Matthias moves into the home of Elijah Pierson, where Van Wagenen is employed as a housekeeper, and she devotes herself to Matthias as though she were still a slave. Van Wagenen serves as an unpaid personal maid over the next two years and drains her savings buying furniture for Matthias's use because she believes in his doctrine "of having but one table and all things in common" (p. 41). In Matthias's kingdom, however, equality is relative, and Van Wagenen finds herself "at once the domestic and the equal," consigned to doing "nearly all the hard work" (p. 41, p. 23). When Van Wagenen complains to Matthias, or Father, he promises that "she should be furnished with his and Mother's spirit, so that if they laid in bed, their spirits should be with her, and enable her to do twice the work in half the time" (p. 23). Vale refers to this incident as "a good joke upon a coloured woman" and "a good trick to subdue her dissatisfaction," but Van Wagenen's frustration only grows as she notes the preferential treatment Matthias accords to the community's "Mother," Ann Disbrow (p. 23).

Disbrow is the legal wife of Benjamin Folger, but when she is "instructed by the Spirit that she ought to have Matthias for a husband; that they were match spirits," she leaves Folger for Matthias (p. 68). Folger is outraged until Matthias reveals that his own attractive daughter, Isabella Matthews, will take Disbrow's place. Van Wagenen is one of the few members of the kingdom who never finds a match spirit, which Vale attributes to "circumstances, as much as anything—(she is near forty, not handsome, and coloured)"—not a lack of will (p. 82). Because she is seemingly the only single female in the kingdom, Van Wagenen inherits the tasks of Disbrow and the other women, who increasingly spend their time with their match spirits behind locked doors.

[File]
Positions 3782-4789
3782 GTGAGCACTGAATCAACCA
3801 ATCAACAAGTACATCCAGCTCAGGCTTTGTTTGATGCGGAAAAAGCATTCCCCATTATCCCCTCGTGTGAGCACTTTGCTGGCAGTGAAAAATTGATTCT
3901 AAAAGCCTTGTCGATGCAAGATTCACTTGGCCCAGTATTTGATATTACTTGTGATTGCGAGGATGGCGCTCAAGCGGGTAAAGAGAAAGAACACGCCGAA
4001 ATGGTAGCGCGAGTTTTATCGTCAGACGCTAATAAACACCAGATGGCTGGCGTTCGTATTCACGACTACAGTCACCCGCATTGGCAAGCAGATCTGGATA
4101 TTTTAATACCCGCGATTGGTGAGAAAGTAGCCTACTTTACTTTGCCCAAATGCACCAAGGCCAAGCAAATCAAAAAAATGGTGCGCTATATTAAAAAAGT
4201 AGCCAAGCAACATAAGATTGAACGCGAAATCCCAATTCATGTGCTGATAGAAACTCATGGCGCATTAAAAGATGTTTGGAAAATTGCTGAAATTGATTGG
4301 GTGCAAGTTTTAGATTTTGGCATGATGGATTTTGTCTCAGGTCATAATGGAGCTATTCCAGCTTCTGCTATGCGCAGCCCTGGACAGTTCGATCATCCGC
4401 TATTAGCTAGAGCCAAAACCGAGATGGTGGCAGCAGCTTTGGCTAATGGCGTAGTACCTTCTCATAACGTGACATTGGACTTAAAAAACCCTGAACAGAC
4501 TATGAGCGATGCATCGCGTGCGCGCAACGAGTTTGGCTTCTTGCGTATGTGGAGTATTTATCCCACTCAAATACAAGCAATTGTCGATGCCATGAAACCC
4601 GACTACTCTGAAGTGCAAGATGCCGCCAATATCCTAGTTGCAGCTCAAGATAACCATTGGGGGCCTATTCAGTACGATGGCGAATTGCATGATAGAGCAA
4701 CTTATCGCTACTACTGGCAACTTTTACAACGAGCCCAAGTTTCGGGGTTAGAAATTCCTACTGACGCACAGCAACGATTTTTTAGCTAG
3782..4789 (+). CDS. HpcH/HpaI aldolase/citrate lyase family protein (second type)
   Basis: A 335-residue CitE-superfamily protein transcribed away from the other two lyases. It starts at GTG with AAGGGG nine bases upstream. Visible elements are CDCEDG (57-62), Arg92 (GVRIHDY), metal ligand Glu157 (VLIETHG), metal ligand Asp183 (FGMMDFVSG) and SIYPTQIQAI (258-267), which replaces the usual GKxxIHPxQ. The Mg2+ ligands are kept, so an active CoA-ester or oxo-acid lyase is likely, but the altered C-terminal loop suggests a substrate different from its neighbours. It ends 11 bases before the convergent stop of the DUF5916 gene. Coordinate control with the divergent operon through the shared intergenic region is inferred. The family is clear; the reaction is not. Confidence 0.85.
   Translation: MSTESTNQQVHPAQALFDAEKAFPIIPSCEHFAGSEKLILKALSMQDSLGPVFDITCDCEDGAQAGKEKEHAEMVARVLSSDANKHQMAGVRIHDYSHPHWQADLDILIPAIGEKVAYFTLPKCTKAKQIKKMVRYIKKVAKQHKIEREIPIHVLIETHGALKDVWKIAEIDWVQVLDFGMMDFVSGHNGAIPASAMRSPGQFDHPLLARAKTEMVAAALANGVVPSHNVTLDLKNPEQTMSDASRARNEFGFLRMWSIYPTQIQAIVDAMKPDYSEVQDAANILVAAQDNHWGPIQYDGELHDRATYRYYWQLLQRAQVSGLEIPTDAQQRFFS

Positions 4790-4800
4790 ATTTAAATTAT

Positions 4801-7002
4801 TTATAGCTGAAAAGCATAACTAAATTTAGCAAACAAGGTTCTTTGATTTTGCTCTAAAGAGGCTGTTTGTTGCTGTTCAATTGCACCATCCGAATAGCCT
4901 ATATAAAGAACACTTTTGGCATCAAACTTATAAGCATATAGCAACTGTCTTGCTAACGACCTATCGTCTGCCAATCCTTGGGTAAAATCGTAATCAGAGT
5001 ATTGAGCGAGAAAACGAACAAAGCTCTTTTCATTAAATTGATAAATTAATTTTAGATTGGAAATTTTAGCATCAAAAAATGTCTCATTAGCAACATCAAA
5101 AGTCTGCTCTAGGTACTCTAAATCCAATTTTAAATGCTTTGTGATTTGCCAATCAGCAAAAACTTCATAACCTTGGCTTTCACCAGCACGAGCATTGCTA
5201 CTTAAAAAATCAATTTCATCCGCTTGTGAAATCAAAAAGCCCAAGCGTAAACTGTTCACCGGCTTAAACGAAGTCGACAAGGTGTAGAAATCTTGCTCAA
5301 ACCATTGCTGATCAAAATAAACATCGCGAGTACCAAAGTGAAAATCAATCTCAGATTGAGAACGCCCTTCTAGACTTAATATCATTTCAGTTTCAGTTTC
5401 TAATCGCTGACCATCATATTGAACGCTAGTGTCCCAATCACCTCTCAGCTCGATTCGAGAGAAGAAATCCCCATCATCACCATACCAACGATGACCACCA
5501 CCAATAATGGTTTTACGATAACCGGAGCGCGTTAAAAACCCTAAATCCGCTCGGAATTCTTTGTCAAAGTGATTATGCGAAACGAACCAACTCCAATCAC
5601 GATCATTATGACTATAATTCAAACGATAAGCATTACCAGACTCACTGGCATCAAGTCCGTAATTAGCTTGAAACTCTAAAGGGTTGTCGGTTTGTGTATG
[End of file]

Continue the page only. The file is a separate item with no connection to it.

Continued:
Van Wagenen blames Disbrow for seducing and corrupting Matthias, and when the community eventually breaks up over an argument between Matthias, Disbrow and Folger, she follows Matthias. Folger and Disbrow accuse Matthias and Van Wagenen of stealing their money and attempting to poison them, and Van Wagenen, invoking the name she would later adopt, uses Vale's book to refute the charges: "I have got the truth, and I know it, and I will crush them with the truth" (p. 116).

Between the publication of the first and second parts of Fanaticism, Van Wagenen sued Folger for libel and was awarded $125 in damages. Very few black women won a lawsuit against a white man in the nineteenth century; Van Wagenen won three, and her legal success is a tribute to her reputation as "a powerful and energetic woman" (p. 50).

(For a more comprehensive summary of Sojourner Truth's early life, click here.)

Works Consulted: Allibone, S. Austin, Allibone's Dictionary of English Literature and British and American Authors, Philadelphia, PA: J.B. Lippincott, 1899; Burke, W. J., and Will D. Howe, American Authors and Books, 1640 to the Present Day, New York: Grammercy Publishers, 1943; Painter, Nell Irvin, Sojourner Truth, New York: W. W. Norton & Company, 1996; Stein, Gordon, ed., The Encyclopedia of Unbelief, Buffalo, NY: Prometheus Books, 1985; Wilson, James Grant and John Fiske, ed., Appleton's Cyclopaedia of American Biography, New York: D. Appleton and Company, 1888-1889.

Zachary Hutchins